Tony Ademiluyi writes that government should not use regulation as pretext to muzzle the opposition
The advent of the social media has redefined who a journalist is. The exclusive preserve role once held by the Gentlemen of the Press in news gathering, dissemination and public opinion moulding has now been democratized and thrown open to just about anybody who possesses a smart phone, laptop as well as internet connection.
The ownership of these social media platforms are largely held by non-journalists which explains the current new reality shift of media power to information technology geeks. Mark Zuckerberg, the CEO and co-founder of Facebook is a not a journalist as well as Jack Dorsey, Twitter’s CEO, Evan Williams and Biz Stone who co-founded it. Brian Acton and Jan Koum who co-founded WhatsApp before its sale to Facebook in 2014 were also IT geeks as well as Kevin Systrom and Mike Krieger who co-founded Instagram. The co-founders of Youtube, Snapchat as well as the others are all IT geeks too.
The traditional media especially the print has suffered greatly as a result of the incursion into the media space by these upstarts many of whom are college drop outs. Another distinguishing feature of these platforms is their lean operations which is reflective of the VUCA economy that the world currently operates in. For instance Facebook, the world’s largest social media network creates no content with all the contents there being generated by the users. News breaks faster on social media handles than on the traditional media which has necessitated the shift from news breakers to news analysts to conform to the novel realities of the fast changing times.
The Nigerian Minister of Information and Culture, Alhaji Lai Mohammed recently disclosed the intention of the federal government to regulate the social media in Nigeria. These were his words: “Since we inaugurated our reform of the broadcast industry, many Nigerians have reached out to us, demanding that we also look into how to sanitise the social media space. I can assure you that we are also working on how to inject sanity into the social media space which, today, is totally out of control. No responsible government will sit by and allow fake news and hate speech to dominate its media space, because of the capacity of this menace to exploit our national fault lines to set us against each other and trigger a national conflagration. That is why we will continue to evolve ways to tackle fake news and hate speech until we banish both. This administration has no intention of muzzling the media or stifling free speech, our campaign is against fake news and hate speech. We cannot allow fake news and hate speech to become free speech, because these Siamese Twins of Evil are capable of inflicting untold damage on our democracy and threatening our national unity….”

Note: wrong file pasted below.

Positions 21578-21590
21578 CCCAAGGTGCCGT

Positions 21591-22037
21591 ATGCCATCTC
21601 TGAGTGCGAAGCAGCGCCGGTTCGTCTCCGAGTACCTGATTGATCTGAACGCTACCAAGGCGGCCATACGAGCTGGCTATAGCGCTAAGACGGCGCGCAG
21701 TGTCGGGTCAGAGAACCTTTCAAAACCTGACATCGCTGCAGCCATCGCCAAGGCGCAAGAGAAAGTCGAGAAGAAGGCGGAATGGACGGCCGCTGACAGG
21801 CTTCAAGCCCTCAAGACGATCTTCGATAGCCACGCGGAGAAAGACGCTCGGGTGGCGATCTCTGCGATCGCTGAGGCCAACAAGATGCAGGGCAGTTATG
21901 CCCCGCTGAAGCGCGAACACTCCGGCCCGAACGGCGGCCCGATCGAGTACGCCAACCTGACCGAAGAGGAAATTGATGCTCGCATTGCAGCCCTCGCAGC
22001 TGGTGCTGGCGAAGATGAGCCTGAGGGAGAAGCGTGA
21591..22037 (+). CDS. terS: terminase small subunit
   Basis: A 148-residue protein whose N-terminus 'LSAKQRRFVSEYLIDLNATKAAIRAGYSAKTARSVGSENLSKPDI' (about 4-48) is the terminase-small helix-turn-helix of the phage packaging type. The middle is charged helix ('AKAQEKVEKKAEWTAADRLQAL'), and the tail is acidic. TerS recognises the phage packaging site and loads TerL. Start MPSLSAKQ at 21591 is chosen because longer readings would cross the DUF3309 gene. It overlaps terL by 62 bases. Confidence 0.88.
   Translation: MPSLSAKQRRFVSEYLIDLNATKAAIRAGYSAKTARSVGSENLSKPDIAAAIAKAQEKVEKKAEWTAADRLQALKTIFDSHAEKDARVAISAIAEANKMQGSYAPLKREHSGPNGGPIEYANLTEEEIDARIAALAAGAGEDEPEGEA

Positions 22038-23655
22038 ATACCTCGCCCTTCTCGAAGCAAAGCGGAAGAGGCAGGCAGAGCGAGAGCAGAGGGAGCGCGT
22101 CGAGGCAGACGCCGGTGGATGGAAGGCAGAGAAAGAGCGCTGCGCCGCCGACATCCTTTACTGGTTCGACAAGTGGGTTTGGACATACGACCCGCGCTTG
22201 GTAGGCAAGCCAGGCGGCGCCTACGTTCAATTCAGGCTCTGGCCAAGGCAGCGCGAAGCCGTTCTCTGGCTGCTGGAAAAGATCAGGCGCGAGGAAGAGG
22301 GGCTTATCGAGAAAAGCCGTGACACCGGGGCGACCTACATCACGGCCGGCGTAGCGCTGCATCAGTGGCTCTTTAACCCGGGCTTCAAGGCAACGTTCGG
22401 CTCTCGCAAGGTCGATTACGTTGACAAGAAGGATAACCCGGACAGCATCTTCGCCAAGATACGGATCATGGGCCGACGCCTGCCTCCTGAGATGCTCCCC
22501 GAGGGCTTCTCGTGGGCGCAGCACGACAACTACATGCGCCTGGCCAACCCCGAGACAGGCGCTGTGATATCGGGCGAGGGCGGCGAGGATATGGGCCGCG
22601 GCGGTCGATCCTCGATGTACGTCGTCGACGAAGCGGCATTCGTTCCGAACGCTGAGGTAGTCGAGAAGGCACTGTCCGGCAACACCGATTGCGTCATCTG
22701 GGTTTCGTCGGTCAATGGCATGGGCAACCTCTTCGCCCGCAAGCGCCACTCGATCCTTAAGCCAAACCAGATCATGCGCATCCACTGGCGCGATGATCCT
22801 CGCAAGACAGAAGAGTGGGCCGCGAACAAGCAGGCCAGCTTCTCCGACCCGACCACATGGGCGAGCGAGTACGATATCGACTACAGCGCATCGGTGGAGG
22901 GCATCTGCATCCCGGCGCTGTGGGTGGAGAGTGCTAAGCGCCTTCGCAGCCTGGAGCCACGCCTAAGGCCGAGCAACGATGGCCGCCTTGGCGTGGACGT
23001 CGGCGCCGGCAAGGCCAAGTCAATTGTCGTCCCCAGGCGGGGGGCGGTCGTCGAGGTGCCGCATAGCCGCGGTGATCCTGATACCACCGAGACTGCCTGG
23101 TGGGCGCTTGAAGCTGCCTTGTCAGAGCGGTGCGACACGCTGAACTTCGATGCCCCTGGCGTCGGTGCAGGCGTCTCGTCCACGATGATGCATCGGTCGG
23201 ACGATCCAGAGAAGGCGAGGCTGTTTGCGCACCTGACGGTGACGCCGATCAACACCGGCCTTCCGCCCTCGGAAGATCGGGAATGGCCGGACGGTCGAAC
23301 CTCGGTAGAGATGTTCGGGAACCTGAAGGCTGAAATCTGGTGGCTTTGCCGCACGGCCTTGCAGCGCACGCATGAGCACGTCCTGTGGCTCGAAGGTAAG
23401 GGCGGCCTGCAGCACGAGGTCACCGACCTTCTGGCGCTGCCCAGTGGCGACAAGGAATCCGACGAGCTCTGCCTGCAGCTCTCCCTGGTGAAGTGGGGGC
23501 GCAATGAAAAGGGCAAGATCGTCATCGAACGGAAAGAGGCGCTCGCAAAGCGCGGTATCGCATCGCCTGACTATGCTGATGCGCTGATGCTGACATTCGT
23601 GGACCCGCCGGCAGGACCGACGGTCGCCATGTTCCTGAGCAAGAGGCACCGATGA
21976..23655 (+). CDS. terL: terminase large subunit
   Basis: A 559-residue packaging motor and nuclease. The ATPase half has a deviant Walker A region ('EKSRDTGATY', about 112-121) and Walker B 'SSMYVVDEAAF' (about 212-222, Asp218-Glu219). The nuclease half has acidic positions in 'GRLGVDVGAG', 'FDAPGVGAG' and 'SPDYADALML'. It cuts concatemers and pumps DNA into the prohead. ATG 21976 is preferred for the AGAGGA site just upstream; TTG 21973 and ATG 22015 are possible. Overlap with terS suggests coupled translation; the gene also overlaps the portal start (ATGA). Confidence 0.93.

Mohammed who made his name as the opposition spokesman when the APC was wrestling to take over power from the then ruling Peoples Democratic Party (PDP) must have found himself in a quandary as the government’s spokesman. There are two sides to the coin in this proposed bid to regulate the social media. On the one hand, it is necessary to stem the tide of fake news which is doing more harm than good. Anyone with a decrepit browsing phone sitting in the comfort of his or her house can send damaging information within the speed of light. In the bid to get traffic to their online portals, many blogs and even credible newspaper houses become willing disseminators of this kind of highly destructive news. There is need to bring some level of sanity to this new media space which is gradually pushing out the old traditional.
On the other hand, the government could get dictatorial and crack down on dissidents who air their critical views through these media. Omoyele Sowore the Publisher of the New York based Sahara Reporters has been detained since August 3rd 2019 because of alleged false information.” Agba Jalingo, a Calabar- based journalist has been in detention because he penned articles critical of the Cross Rivers State Governor, Professor Ben Ayade. Segun Onibiyo spent about 24 days behind bars because of ‘inflammatory articles’ he wrote on social media against the person of the Kaduna State Governor, Mallam Nasir el-Rufai. In August this year, the police arrested Danjuma Katsina and detained him for allegedly writing comments injurious to the reputation of a politician in Katsina State on Facebook. We will also recall the crackdown on the social media in the wake of the Arab Spring in North Africa. Former President of The Gambia Yahya Jammeh shut down the social media when he lost the elections to the then relatively unknown Adama Barrow. Paul Biya of Cameroun shut down social media in the wake of the crackdown on the Anglophone speaking part of the country. Many journalists and ordinary folks now fear to express their opinions on social media because the security agencies have morphed into some sort of Big Brother and they could ‘disappear into the thin air without a trace.’
Regulation is not only peculiar to Nigeria. Twitter bowed to pressure from the public to remove political adverts from its platform. There are calls to regulate Facebook especially in the wake of the last US Presidential elections.
Even though the government has the responsibility of regulating the social media to protect her citizens from potential harm, there should be measures to prevent it from muzzling the opposition and the voice of critics who offer constructive criticism.
There should be a harmonized balance.
Tony Ademiluyi wrote from Lagos and is the editor of www.africanbard.com